• Join over 1.2 million students every month
  • Accelerate your learning by 29%
  • Unlimited access from just £6.99 per month

Comparisons between ' The Daffodils' by William Wordsworth and 'The new fast automatic Daffodils' by Adrian Henri.

Extracts from this document...

Introduction

Comparisons between ' The Daffodils' by William Wordsworth and 'The new fast automatic Daffodils' by Adrian Henri. Both titles show that the poems are about daffodils. The word 'fast' and 'automatic' in Henri's title prepares the reader for more modern variation. 'The daffodils' by Wordsworth, is about daffodils. The poet is dreaming or thinking of daffodils, like for example: 'Beside the lake, beneath the trees, Fluttering and dancing in the breeze' and 'I wandered as a lonely cloud'. The poet is really fascinated by the daffodils, because he is describing it so beautiful. It is a very happy poem and also very natural, calm, appreciated and thoughtful. The poem has an effect. The rhythm is effective, it helps people to remember the poem better. The rhyme scheme: ab ab cc makes it easy to remember. ...read more.

Middle

) Henri wanted to make an interesting poem, so he mixed the car leaflet or advertisement with Wordsworth's poem. Wordsworth's poem is about the daffodil as a part of nature and natural beauty. Henri's 'daffodils' is more comfortable in the technical age, as a machine or car. Both have some of the same lines which have been used in each poem, i.e. 'that floats on high o'er vales and hills'. Both use language effectively to describe their different views on the 'daffodil'. Wordsworth uses words which are not familiar to a modern reader but was in keeping for the time it was written in the 18th century, i.e. 'jocund' 'glee' 'bliss'. Henri uses advertising language such as 'generously portioned' and 'cruising speed' to appeal to a modern reader. An 18th century reader would not understand parts of the language. ...read more.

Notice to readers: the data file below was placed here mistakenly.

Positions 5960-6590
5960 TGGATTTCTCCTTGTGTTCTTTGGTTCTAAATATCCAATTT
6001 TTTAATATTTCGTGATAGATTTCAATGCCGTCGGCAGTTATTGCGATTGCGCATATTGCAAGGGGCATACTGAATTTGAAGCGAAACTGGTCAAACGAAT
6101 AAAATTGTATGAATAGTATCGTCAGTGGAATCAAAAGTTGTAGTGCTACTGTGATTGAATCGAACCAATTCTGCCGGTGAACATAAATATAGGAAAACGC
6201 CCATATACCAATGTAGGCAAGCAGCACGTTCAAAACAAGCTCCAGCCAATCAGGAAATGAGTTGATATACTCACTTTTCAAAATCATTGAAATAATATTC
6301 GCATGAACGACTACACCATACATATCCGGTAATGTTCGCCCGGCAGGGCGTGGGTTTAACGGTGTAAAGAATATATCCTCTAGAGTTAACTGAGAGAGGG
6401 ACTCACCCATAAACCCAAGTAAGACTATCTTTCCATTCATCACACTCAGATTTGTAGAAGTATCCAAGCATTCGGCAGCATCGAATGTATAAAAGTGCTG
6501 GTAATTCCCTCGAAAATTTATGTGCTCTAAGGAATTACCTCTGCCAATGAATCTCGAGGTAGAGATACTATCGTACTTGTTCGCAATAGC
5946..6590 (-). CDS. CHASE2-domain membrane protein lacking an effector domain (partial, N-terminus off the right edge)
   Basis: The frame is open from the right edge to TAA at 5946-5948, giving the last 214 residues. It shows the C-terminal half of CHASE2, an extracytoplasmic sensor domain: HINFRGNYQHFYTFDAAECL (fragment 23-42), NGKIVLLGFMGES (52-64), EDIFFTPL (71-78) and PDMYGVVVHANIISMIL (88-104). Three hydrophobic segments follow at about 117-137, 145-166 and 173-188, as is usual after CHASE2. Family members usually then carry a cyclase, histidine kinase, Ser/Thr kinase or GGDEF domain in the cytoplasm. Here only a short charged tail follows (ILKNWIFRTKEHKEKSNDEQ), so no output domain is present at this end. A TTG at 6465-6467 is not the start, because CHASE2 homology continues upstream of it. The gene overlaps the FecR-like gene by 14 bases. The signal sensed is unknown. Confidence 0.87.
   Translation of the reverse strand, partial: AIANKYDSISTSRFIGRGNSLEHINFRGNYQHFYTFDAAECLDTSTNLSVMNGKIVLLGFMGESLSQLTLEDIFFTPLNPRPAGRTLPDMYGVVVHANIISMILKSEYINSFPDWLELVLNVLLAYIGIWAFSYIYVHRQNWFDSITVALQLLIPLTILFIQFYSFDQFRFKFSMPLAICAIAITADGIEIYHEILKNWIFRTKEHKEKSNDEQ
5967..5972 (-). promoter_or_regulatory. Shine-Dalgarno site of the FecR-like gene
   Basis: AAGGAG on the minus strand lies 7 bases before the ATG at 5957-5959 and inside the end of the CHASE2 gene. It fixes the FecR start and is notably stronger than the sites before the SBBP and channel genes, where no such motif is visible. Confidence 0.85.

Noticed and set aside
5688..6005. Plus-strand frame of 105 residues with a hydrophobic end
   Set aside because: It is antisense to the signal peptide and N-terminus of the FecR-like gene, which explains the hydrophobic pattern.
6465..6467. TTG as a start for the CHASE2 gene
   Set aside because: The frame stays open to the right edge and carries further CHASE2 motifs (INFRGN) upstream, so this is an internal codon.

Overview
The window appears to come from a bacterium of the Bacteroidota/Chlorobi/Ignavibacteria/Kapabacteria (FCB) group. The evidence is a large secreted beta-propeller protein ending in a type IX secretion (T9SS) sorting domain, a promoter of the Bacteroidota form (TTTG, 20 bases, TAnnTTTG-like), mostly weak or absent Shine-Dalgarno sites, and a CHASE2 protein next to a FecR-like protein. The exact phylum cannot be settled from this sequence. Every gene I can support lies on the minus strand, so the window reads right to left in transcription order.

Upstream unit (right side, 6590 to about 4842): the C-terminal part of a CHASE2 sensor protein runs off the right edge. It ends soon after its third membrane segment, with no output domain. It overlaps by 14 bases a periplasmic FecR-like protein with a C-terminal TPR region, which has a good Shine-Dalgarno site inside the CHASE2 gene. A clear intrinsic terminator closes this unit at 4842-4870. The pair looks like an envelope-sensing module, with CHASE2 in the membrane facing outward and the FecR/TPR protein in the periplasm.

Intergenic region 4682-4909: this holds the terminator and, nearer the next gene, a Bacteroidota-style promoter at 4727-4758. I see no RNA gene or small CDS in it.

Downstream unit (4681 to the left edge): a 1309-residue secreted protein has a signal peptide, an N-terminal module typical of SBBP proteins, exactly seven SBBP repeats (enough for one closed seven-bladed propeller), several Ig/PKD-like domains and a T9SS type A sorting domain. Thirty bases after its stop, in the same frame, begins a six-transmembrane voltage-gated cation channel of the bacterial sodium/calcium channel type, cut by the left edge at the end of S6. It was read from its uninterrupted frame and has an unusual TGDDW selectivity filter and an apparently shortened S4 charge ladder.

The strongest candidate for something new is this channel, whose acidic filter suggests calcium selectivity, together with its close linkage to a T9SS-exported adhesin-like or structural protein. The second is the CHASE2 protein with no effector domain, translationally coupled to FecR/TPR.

Conclusion

Both poems have a positive and happy tone. Wordsworth's poem has a calm and tranquil tone, which is based on appreciation of the beauty of a natural landscape, and the calming effect that contemplation can have on the soul. Henri's poem is much more upbeat and brash. It is selling the 'daffodil' as a consumer item. I think that I will chose 'The daffodils' by William Wordsworth because I am a person that like nature and not very interested in cars. It depend on the person's personality whether they like the poem by Wordsworth or the poem by Henri. Both titles show that the poems are about daffodils. Wordsworth' s poem is about flowers and Henri's poem is about a Dutch car. Henri is using words and phrases he took from Wordsworth's poem. Both poems are calm and happy. Both poets use repetition to get across certain points of the reader. Well my conclusion is that the two poems are not about the same thing. ...read more.

The above preview is unformatted text

This student written piece of work is one of many that can be found in our GCSE William Wordsworth section.

Found what you're looking for?

  • Start learning 29% faster today
  • 150,000+ documents available
  • Just £6.99 a month

Not the one? Search for your essay title...
  • Join over 1.2 million students every month
  • Accelerate your learning by 29%
  • Unlimited access from just £6.99 per month